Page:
Road to Game of Thrones season 8: A primer on the history of Westeroshttps://indianexpress.com/article/entertainment/television/road-to-game-of-thrones-season-8-a-primer-on-the-history-of-westeros-5638782/

Road to Game of Thrones season 8: A primer on the history of Westeros

Westeros, in which the majority of Game of Thrones' story is set, is huge. And that is an understatement. It is not just the area, it is also its deep history that goes back tens of thousands of years in the past and involves multiple species and races of humans.

game of thrones history
Game of Thrones returns on April 14. (Source: Jordi Gonzalez Escamilla/The World of Ice & Fire)

Game of Thrones’ eighth and final season arrives soon. The world of Westeros, in which the majority of the story is set, is huge. And that is an understatement. It is not just the current scale, it is also its deep history that goes back tens of thousands of years in the past and involves multiple species and races of humans.

Here is a little primer on Westeros’ history to contextualise everything that has happened in the show so far.

It is really, really brief because a detailed history spans a hardcover (called The World of Ice & Fire). Anyway, here we go.

In the misty days of ancient Westeros, it was a huge wilderness occupied by the earliest of races — the Children of the Forest. Of course, they were not alone. There were animals and giants, but the Children were the dominant race. The Children have appeared in Bran’s arc in the show. It is one of them, Leaf, who sacrifices her life so Bran and others could escape the White Walkers.

Advertising

The Children worshipped the nature (the Old Gods that the Northeners like Starks would come to adopt) and knew magic. Then the First Men came from across the Narrow Sea with their bronze swords and armour and began to conquer the continent. The Children fought back, but their weapons like dragonglass and even their magic was no match for metal weapons.

Now, the history in the show and the books diverges. There is no evidence in the books to suggest the Children are responsible for the creation of the White Walkers, at least not yet. In the show, the Children stabbed some of the First Men and that turned them into White Walkers.

Eventually the war came to an end, and Children and the First Men learned to live alongside each other. From the First Men, most of the Northeners like Starks, Boltons, Umbers and others descended.

The First Men and the Children also repelled the first wave of the White Walkers in what was called the Battle for the Dawn. The Dawn in the name referred to the day break after supposedly a Long Night that descended on earth when the White Walkers invaded.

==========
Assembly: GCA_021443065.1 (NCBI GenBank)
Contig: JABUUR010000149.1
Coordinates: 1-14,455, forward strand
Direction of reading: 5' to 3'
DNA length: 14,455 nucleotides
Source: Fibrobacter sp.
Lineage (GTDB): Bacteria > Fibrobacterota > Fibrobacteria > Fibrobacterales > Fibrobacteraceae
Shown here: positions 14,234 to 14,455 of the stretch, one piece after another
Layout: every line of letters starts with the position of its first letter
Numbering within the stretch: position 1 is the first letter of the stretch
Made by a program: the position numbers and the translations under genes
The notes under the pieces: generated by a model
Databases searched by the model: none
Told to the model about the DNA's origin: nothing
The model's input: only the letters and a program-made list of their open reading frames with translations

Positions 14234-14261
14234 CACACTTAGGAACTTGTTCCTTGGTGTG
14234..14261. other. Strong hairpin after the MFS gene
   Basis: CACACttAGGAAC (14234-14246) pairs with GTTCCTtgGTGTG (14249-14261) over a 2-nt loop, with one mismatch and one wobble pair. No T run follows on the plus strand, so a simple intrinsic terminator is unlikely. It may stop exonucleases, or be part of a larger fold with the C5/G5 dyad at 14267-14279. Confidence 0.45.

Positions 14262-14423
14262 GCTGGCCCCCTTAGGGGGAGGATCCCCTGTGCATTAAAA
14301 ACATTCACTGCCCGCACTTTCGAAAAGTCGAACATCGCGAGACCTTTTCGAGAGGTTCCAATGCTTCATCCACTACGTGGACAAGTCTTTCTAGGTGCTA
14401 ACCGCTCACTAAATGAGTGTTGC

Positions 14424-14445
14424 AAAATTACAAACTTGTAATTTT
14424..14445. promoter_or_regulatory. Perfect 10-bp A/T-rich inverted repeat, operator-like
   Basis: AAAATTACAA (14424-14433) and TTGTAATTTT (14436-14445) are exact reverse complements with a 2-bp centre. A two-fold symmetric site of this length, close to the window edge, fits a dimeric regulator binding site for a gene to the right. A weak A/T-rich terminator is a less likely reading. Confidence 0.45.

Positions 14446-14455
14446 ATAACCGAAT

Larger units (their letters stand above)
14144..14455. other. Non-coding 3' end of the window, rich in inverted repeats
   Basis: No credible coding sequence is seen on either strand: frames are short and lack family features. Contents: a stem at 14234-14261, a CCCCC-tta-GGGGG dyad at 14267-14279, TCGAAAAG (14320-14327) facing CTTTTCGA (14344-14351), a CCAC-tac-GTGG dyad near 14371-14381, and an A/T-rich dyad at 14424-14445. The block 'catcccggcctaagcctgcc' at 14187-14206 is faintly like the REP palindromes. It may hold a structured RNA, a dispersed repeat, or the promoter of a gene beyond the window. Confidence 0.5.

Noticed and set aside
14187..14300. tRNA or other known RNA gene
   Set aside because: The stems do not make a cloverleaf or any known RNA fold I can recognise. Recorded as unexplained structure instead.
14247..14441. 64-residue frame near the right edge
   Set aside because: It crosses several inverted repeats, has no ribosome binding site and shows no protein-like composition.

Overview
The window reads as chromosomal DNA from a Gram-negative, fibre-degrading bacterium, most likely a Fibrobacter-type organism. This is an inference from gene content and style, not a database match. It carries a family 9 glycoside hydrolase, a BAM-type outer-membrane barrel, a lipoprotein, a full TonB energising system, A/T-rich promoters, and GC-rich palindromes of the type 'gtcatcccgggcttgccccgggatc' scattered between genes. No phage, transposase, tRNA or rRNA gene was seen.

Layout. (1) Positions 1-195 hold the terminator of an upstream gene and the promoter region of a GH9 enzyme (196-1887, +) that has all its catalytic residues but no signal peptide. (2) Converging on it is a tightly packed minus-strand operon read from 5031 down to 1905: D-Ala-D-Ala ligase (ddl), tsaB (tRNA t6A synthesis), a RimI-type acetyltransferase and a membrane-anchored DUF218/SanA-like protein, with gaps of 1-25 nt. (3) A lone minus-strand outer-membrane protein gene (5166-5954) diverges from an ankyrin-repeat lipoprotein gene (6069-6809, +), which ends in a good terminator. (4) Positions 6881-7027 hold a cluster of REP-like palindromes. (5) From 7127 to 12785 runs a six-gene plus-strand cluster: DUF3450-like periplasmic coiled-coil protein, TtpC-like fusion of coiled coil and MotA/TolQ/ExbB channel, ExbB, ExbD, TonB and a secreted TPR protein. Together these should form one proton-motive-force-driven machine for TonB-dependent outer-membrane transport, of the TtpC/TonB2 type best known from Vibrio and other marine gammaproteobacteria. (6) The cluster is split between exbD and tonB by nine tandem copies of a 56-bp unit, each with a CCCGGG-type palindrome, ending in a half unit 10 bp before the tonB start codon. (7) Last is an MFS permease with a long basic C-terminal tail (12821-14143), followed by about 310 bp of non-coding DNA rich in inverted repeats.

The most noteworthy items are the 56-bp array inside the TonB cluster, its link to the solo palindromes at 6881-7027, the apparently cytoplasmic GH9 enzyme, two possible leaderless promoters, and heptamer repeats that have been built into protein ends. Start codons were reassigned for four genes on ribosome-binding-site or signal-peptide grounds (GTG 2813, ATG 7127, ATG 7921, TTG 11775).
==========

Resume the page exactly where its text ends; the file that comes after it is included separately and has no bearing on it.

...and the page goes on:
The Wall was built by Brandon Stark (perhaps the first Stark) with the help of Children, giants and others. It was the Age of Heroes.

Also read | Game of Thrones: Everything that has happened so far in the HBO show

The Andals invaded from Essos. They were fair-haired people from most of the Southerners like the Lannisters trace their ancestry. Another group came to Dorne, fleeing the persecution from Valyrian Stronghold. They were the Rhoynar. The present Dornishmen and Dornishwomen have both Andal and Rhoynar genes.

About 300 years ago from the events of the show, Targaryens were limited to Dragonstone and had never ruled any kingdom in Westeros. Aegon Targaryen invaded Westeros with his sisters Rhaenys and Visenya.

All three had dragons, but Aegon had the biggest of them all — Balerion the Black Dread (called Balerion the Dread in the show). Aegon quickly conquered Westeros, which was then divided into seven kingdoms (thus the name Seven Kingdoms, though they are now just one). Conventional armies had no answer to fearsome, fire-breathing reptiles.

About fifteen years before the events of the show, Rhaegar Targaryen and Lyanna Stark ran away together. Rhaegar was the son of Aerys Targaryen, also known as the Mad King. Lyanna was Ned Stark’s sister.

Robert was supposed to wed Lyanna, and thought she was abducted. When Ned Stark’s father Lord Rickard Stark and elder brother Brandon Stark went to King’s Landing to demand the return of Lyanna, the Mad King cooked them alive in their own armour.

This ignited the Robert’s Rebellion, known by the (remaining) Targaryen as the War of the Usurper. Robert and Ned fought and defeated the Targaryens and Robert was installed as the king. In the aftermath, Ned went to the Tower of Joy to rescue Lyanna, who he discovered dying in childbirth.

Ned brought the child, named Aegon Targaryen by Lyanna, home (Winterell) and said he was his bastard son called Jon Snow. (The secret died with him until Brandon Stark and Samwell Tarly independently discovered the child’s identity.)

Sometime during Robert’s reign, the Greyjoys rebelled — they are basically the Vikings of Westeros, hardy people who are never content to live under peace for long. Of course, they lost. Theon Greyjoy, the son of Lord Balon Greyjoy, was kept at Winterfell under the care of the Stark as hostage.

Advertising

Game of Thrones returns on April 14. The show will air on Star World in India.